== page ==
Skip to main content

Total eclipse of the art?

Eclipse, the third film in the Twilight franchise, based on the Mormon-authored teen-celibate-vampires-&-werewolves-saga, has been getting a mauling at the hands of some British critics in today's FT and Guardian that would make Jacob's doggy fury seem like wee batsqueak.  This one is better than the second, which was dire - slow, and often terribly flat.

The first film is a classic of high school longing and angst, and by far the coolest and funniest.  However, this one, though also flat in places, is never dull for long.  Instead, the B-plot, a growing army of newborn Seattle-based grungy vampires planning to come and massacre Bella and by extension Forks, is constantly intercut, to only slightly jarring effect, with the soapy romantic (and bizarre) love triangle between the undead Edward, and the incredibly buff Jacob.

This is the part I enjoyed.  The romance - easily as emotive and moving as anything in a James Dean film, or any equivalent coming of age teen movie you'd care to name (Say Anything) - is filmed against a backdrop of snowy peaks and green firs worthy of David Lean.  This gives the lovers an epic film.  The screen kiss between Bella and (gasp) Jacob is very thrilling and lovely.  I dare anyone with a heart and adolescent bone in their body to not be impressed.  There are some good join-forces-with-the-enemy jokes.

Kristen Stewart has eclipsed both male leads Pattinson and Lautner in the beauty department - her onscreen charisma factor is very high indeed, and she makes dark-haired girls the new blondes.  I'd nominate her for an Oscar for this film.  She has imbued Bella with the fiery spirit of Scarlet O'Hara, and the haunting anguish of Ilsa, in Casablanca - two classics this franchise bases key beats on.  Critics who complain about this must be humourless grumps (sorry, Peter!).  Give me a break.  Eclipse is the summer swoon flick.  Blood simple.
Post a Comment

Popular posts from this blog


Dr Bruce Meyer, a significant Canadian poet and writer, will be the final judge for this year's Beverly Prize For International Writing - the impressive super shortlist of 18 international poets and writers is announced below.
Any original unpublished manuscript, in English, by anyone living anywhere in the world, writing in any genre or on any topic, prose, non-fiction or poetry (even drama) is eligible, making it arguably the world's most eclectic "broad church" literary scouting prize. Last year's debut winner was Sohini Basak (her book is being launched in Bloomsbury July 5th, 2018).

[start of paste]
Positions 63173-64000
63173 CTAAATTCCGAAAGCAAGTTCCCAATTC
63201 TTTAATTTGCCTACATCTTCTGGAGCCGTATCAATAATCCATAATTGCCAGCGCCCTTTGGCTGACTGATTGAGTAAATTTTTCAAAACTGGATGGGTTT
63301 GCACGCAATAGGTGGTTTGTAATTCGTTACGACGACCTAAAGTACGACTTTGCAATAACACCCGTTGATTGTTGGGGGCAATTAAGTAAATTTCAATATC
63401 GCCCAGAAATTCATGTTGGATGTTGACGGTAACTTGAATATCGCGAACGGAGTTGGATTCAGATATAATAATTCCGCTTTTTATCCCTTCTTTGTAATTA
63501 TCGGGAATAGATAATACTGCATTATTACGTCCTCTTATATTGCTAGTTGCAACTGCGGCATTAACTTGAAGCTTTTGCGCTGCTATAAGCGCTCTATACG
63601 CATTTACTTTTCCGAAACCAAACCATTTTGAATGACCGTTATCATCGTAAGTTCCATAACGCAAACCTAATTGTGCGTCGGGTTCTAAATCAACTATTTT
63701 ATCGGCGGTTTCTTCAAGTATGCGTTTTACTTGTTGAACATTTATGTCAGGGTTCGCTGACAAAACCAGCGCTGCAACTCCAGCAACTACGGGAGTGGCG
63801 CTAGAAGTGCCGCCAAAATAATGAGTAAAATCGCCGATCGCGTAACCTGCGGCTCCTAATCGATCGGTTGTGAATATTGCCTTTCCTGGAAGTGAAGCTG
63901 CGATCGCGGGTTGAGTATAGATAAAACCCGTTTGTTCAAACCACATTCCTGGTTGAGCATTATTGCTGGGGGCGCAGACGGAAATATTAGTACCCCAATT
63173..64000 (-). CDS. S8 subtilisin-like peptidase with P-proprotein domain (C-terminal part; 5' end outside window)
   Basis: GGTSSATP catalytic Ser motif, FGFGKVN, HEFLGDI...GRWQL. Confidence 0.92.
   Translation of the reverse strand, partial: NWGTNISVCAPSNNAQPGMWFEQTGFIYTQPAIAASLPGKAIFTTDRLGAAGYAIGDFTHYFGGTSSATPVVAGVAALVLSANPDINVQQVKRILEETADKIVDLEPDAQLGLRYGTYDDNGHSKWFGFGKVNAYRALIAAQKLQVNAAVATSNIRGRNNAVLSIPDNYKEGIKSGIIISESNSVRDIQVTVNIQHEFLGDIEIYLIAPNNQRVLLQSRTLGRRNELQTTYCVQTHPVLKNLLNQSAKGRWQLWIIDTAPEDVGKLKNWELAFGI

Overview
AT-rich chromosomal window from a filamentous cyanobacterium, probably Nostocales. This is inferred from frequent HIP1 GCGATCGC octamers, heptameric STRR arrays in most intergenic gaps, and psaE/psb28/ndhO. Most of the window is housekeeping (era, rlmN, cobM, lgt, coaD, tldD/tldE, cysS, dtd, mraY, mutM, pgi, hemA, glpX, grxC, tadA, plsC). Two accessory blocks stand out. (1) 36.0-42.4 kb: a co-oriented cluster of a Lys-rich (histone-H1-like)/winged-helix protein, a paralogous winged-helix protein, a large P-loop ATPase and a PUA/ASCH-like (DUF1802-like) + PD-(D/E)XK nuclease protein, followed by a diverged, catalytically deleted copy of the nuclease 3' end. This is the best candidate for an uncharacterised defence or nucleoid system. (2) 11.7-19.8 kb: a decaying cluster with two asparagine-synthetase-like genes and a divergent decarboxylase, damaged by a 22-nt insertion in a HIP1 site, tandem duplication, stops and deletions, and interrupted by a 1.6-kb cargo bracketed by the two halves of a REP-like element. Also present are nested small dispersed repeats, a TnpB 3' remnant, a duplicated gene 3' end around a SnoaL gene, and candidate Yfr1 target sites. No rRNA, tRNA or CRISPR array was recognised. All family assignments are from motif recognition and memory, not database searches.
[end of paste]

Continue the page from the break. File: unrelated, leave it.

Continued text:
The rules of the prize stipulate that any author chosen for the shortlist agrees to accept publication with Eyewear if judged to be the final winner; and may not be entered into other competitions at this final stage of adjudication.
Bruce Meyer is author of more than 60 books of poetry, short fiction, non-fiction, literary journalism, and portraiture. He was winner of the Gwendolyn…

Review of the new Simple Minds album - Walk Between Worlds

Taste is a matter of opinion - or so goes one opinion. Aesthetics, a branch of pistols at dawn, is unlikely to become unruffled and resolved any time soon, and meantime it is possible to argue, in this post-post-modern age, an age of voter rage, that political opinion trumps taste anyway. We like what we say is art. And what we say is art is what likes us.

Simple Minds - the Scottish band founded around 1977 with the pale faces and beautiful cheekbones, and perfect indie hair cuts - comes from a time before that - from a Glasgow of poverty and working-class socialism, and religiosity, in a pre-Internet time when the heights of modernity were signalled by Kraftwerk, large synthesisers, and dancing like Bowie at 3 am in a Berlin club.

To say that early Simple Minds was mannered is like accusing Joyce of being experimental. Doh. The band sought to merge the icy innovations of German music with British and American pioneers of glam and proto-punk, like Iggy Pop; their heroes were contrived,…


Wheeler Light for 'Life Jacket'.

The runner-up is: Daniel Duffy - 'President Returns To New York For Brief First Visit'

Wheeler Light currently lives in Boulder, Colorado.

Life Jacket

summer camp shirtsI couldn’t fit in then
are half my size nowI wanted to wear
smaller and smallerarticles of clothing
I shrunk to the sizethat disappeared

of an afterthoughtin a sinking ship body
too buoyant to sinktoo waterlogged for land
I becamea dot of sand